Filipinos seem to look at anything that is not personally theirs as inconsequential. Trash is simply thrown down on the ground and it’s assumed someone else will pick it up and clean up after them. This isn’t done in their homes of course. In their own living quarters they are very meticulous and keep their own home very clean, often washing the entire house many times a day because of all the dust in the air. However when away from home they seem to care less how filthy a place is or even acknowledge they are adding to the mess.
I have seen a person sneeze into their hands and then wipe them clean on curtains or seats or anything else that is within reach. I have seen people eating various items such as mangos or pumpkin seeds or peeling an orange and whatever is not eaten is casually tossed down into the street or on the sidewalk. Although public urination has been outlawed for years one can still see many Filipino males simply whip it out and start to write their names on walls with their golden flow. The well known guy that may or may not have been a bold film star that is now sometimes confined to a wheelchair and sits close to Margarita Station won’t even look for some sort of cover when he relieves himself. He just stands up right close to that Internet Center and money exchange place and pees right into the street or on the sidewalk. No one even bats an eye; they just simply walk around him and give him some room. Keep that in mind the next time you are walking to the Ville and see a puddle of water but know it didn’t rain all day. I’d step well clear of that small river of germs if I were you…
The point is that there seems to be no sense of public responsibility. People play their stereos in private residential areas as loud as they want and at all times of the day. Lord help you if there is a birthday party or any sort of special event. The Karaoke machines come out and you will be bombarded with the wailings of someone who shouldn’t be allowed anywhere close to a microphone. (Why does every Filipina think they can sing like Celene Dion?) Speaking of loud obnoxious music, it still cracks me up in a weird way when I hear inappropriate music at certain places. I have heard loud gangster rap with cussing and swearing that would make a prisoner blush played at kid’s birthday parties. I have heard youngsters around the age of 10 to 12 singing Shaggy songs, “…there we were buck naked, banging on the bathroom floor.” with all the gusto of Shaggy himself. Just plain weird…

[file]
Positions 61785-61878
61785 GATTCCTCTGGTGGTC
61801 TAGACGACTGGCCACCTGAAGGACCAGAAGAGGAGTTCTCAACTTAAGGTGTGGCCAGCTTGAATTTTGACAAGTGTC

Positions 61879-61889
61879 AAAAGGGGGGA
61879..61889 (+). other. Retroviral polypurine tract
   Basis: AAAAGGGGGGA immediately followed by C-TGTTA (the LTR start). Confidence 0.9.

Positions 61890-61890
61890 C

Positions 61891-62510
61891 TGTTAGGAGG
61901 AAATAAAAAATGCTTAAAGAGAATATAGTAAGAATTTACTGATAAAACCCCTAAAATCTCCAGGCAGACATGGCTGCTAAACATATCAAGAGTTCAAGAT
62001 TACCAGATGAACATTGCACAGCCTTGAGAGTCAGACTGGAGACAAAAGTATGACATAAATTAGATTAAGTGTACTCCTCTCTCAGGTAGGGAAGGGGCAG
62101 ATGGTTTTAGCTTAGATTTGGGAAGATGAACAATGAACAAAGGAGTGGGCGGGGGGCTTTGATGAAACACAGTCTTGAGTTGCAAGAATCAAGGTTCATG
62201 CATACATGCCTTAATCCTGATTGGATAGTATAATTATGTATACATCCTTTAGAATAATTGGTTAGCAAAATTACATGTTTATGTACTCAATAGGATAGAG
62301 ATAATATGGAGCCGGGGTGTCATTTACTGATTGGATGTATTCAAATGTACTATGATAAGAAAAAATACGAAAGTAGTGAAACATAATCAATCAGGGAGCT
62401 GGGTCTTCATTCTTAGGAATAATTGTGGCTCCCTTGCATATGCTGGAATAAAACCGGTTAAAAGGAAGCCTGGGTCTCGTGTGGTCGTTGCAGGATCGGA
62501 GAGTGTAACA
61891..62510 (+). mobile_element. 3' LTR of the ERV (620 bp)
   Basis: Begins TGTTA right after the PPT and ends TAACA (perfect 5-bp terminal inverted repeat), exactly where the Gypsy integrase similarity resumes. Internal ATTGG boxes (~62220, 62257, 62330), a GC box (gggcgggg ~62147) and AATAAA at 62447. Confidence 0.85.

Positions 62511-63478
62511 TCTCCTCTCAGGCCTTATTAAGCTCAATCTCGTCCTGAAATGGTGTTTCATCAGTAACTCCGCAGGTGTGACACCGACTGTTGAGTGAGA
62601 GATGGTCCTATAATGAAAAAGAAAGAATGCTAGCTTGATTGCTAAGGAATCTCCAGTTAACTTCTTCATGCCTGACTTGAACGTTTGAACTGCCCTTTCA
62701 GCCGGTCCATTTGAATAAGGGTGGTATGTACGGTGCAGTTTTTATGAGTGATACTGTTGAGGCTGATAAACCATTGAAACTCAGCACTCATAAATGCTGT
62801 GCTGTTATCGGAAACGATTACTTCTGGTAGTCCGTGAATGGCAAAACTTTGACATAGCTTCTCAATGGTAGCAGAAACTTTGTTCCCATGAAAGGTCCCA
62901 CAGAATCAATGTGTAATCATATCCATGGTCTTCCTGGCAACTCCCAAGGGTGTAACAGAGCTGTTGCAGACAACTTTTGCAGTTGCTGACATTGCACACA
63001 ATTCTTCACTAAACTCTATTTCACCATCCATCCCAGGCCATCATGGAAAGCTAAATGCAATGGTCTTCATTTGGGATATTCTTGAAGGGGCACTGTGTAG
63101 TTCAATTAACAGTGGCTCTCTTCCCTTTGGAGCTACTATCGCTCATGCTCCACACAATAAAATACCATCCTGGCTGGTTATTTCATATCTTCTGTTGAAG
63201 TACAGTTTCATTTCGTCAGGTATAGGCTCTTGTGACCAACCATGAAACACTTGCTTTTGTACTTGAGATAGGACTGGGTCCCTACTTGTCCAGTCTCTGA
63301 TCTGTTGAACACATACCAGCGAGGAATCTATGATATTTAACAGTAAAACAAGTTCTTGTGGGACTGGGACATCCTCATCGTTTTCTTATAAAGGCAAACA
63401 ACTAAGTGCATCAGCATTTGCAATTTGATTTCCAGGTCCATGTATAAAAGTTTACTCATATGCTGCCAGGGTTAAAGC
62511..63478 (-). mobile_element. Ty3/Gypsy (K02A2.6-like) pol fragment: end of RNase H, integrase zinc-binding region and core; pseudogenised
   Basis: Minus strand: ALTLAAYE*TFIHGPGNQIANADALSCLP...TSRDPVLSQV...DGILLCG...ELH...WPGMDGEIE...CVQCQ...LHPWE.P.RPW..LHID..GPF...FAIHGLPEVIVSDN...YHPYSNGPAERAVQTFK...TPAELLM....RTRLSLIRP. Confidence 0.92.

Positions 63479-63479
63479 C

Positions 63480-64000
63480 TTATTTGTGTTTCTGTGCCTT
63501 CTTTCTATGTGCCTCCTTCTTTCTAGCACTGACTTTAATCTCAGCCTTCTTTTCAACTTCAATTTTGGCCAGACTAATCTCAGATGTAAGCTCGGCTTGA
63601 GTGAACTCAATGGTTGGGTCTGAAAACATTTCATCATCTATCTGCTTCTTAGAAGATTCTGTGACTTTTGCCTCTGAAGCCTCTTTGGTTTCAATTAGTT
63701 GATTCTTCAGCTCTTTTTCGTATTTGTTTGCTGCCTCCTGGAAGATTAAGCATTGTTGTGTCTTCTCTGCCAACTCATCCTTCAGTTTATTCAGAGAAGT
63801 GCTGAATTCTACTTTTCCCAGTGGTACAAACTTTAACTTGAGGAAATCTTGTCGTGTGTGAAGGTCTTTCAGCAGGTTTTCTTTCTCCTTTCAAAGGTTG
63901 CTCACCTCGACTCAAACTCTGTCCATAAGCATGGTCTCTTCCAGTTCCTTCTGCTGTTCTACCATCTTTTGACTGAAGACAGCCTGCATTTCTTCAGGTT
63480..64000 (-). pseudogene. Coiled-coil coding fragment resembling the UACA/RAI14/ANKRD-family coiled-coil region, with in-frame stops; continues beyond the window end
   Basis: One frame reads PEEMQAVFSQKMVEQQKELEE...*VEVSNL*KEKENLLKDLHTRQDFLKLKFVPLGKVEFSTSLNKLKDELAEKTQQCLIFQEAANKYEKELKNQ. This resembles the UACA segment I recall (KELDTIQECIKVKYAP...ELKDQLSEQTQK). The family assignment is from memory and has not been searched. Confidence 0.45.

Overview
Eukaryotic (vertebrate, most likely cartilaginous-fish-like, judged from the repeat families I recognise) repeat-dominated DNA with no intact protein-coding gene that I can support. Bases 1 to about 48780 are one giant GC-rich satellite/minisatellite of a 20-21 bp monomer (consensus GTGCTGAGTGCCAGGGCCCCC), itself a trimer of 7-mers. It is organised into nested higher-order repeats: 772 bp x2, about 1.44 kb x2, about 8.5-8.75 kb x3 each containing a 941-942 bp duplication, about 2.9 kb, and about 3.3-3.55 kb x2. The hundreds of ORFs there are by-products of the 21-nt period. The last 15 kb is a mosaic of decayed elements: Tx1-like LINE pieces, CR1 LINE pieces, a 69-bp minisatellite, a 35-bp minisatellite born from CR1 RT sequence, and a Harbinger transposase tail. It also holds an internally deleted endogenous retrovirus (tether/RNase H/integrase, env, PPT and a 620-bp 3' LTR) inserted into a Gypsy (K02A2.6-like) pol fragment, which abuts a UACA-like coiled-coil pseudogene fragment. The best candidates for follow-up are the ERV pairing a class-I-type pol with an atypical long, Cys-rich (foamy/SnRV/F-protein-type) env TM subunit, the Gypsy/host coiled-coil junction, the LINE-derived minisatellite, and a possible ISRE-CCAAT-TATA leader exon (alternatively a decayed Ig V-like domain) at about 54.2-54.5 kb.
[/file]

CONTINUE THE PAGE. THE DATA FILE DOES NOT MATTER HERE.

The invasion of privacy is no stronger when they think it is good for you as well. This last Holy Week I had the extreme displeasure of having one of the Holy Booths with the loud speaker about 2 doors down from my house. For 5 days 24 hours a day I was tortured to religious ranting being screamed monosyllabically into a cheap stereo that cracked the reader’s voice. The shrill was loud enough to keep me up until I simply passed out from exhaustion. Holy Week is the only time I prayed for a brown out. They were the only relief from that constant noise.
It may seem as if I am becoming bitter about life here in the Philippines but that is certainly not the case. I just really like American’s sense of public responsibility and the ability to look beyond today. I enjoy eating good food at any hour of the day. (The best Korean BBQ I have ever had is right in my home town of San Jose, California.) I love being able to find what I want and in a decent size that will last longer than that afternoon in stores. (You will never see anything labeled “Family Size” in the Philippines.)
Events and things like these make me miss home sometimes where a man’s home is his castle but when in public there still are some societal rules most people follow. There are exceptions to all of this of course, but for the most part this area of Filipino “culture” is one I do not appreciate about the country. If I could only get the slow easy pace of life, prices for things, and most of all those warm Filipinas so accommodating to be with at home in the states and I would really have the best of both worlds.
However that is just not possible. I of course pigged out on Taco Bell and Togo’s and enjoyed being in America, but to tell the truth I couldn’t wait to get back to my dusty little town of Angeles.